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Hobson City welcomes new shop, stocked with drinks, snacks and optimism

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Gordon McGrue with his wife standing in front the Cleve Holloway mural in Hobson City.

Hobson City-rooted Gordon McGrue helped bring new life to his hometown with the opening of a new business Monday. 

Hobson City officials and residents alike flocked to a historical building on Martin Luther King Drive to watch the ribbon-cutting ceremony for Aussie’s Quick Mart, a small convenience store. It wasn’t just the opening of a local store to this community, McGrue and others said. It was a symbol of hope. 

McGrue said he felt a sense of responsibility to give back to what was said to be “a run down town.” More business means more jobs for locals — McGrue said the shop will employ three people — and more tax revenue for the town. 

 “A lot of folks are looking forward to it,” McGrue said. He said he wanted a place where the community and the kids could come together. 

The new store will be open seven days a week, with hours starting at 6 a.m. most days, noon on Sundays. It provides milk, bread, eggs, drinks, snacks, and other small convenient items.

McGrue was born and raised in Hobson City, though he left the town for Georgia and returned to live in Oxford about eight years ago. He said the town had a number of thriving businesses that had closed since he left, and that it filled him with sadness to see what looked like a town “screaming out for help.”

McGrue said he is hopeful that this means more business opportunities for the town. 

Hobson City Mayor Alberta McCrory was there to help cut the ribbon. Wearing a mask and a pinstriped suit, she braved the 90-degree heat with more than a dozen fellow residents to welcome the new business. 

“Communities need businesses in order to operate and thrive.” McCrory said. “Without businesses, the community dies out.” 

   The main source of tax revenue when the city was thriving came from a bingo hall that burned down and a sewing plant that closed in the ’90s.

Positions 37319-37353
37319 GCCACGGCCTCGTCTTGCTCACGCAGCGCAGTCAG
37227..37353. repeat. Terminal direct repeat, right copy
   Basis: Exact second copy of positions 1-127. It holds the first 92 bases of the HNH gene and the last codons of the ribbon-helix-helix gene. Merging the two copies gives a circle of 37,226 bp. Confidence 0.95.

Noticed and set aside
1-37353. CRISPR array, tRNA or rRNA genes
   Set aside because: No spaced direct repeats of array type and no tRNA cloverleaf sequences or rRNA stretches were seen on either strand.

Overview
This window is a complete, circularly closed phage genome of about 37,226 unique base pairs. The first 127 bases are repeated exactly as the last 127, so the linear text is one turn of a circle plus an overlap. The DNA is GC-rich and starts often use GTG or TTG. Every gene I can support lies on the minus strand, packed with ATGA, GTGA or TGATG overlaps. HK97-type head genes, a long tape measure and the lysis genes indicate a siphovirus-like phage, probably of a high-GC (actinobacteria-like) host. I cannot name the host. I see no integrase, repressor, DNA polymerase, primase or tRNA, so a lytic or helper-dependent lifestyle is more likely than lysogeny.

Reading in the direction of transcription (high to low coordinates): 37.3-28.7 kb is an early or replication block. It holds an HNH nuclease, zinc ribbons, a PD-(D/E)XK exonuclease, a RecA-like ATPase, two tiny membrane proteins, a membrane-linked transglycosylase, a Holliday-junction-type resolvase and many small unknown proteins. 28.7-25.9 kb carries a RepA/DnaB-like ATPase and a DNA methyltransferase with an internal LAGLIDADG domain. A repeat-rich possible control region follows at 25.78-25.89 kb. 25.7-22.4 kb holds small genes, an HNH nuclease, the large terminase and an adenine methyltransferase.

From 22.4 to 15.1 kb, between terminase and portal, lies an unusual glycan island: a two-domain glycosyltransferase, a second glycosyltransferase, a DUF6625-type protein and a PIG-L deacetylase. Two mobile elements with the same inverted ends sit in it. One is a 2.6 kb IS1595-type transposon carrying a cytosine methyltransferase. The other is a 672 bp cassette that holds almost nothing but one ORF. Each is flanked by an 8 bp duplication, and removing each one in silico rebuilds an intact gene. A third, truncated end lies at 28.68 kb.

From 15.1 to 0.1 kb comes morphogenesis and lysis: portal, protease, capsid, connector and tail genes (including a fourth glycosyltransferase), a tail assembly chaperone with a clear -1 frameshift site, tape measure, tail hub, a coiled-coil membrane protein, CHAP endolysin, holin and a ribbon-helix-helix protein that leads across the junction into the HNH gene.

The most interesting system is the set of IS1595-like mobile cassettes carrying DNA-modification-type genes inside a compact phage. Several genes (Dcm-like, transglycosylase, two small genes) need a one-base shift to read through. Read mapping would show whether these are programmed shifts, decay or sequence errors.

The previous owner and predecessor to a lot of the town’s business was Cleve Holloway, who has since died but whose wife, Maudine, was present at the ceremony. A mural of Cleve Holloway with the words “Be the change that you wish to experience on this planet,” was displayed upon the building. 

Local resident Antwon Fegans said he believes the store will be big for Hobson City. Asked if he felt the shop will bring people together, he said yes.

“Being an all-Black community, Black-owned, Black business operated, that’s big. That shows kids that is growing up in the community now that you can one day own something.” 

That idea resonates with Hobson City’s history. According to The Encyclopedia of Alabama, it was the only city in the state of Alabama governed entirely by African Americans upon its incorporation in 1899. 

The city was established after Oxford redrew its town lines to exclude a neighborhood called Mooree Quarter to prevent its mostly Black residents — not yet entirely disenfranchised by the late-19th century backlash to Reconstruction — from voting in elections, according to historical sources. The community decided to set up their own town and named it Hobson City, after a famed Spanish-American War naval hero of the time, and a city was born. 

That same sense of togetherness and fellowship could be seen Friday as townspeople gathered in support of the new shop. 

Asked why now was the time to open a store, McGrue said it was a feeling he got. 

“Like it’s time to come home,” he said.

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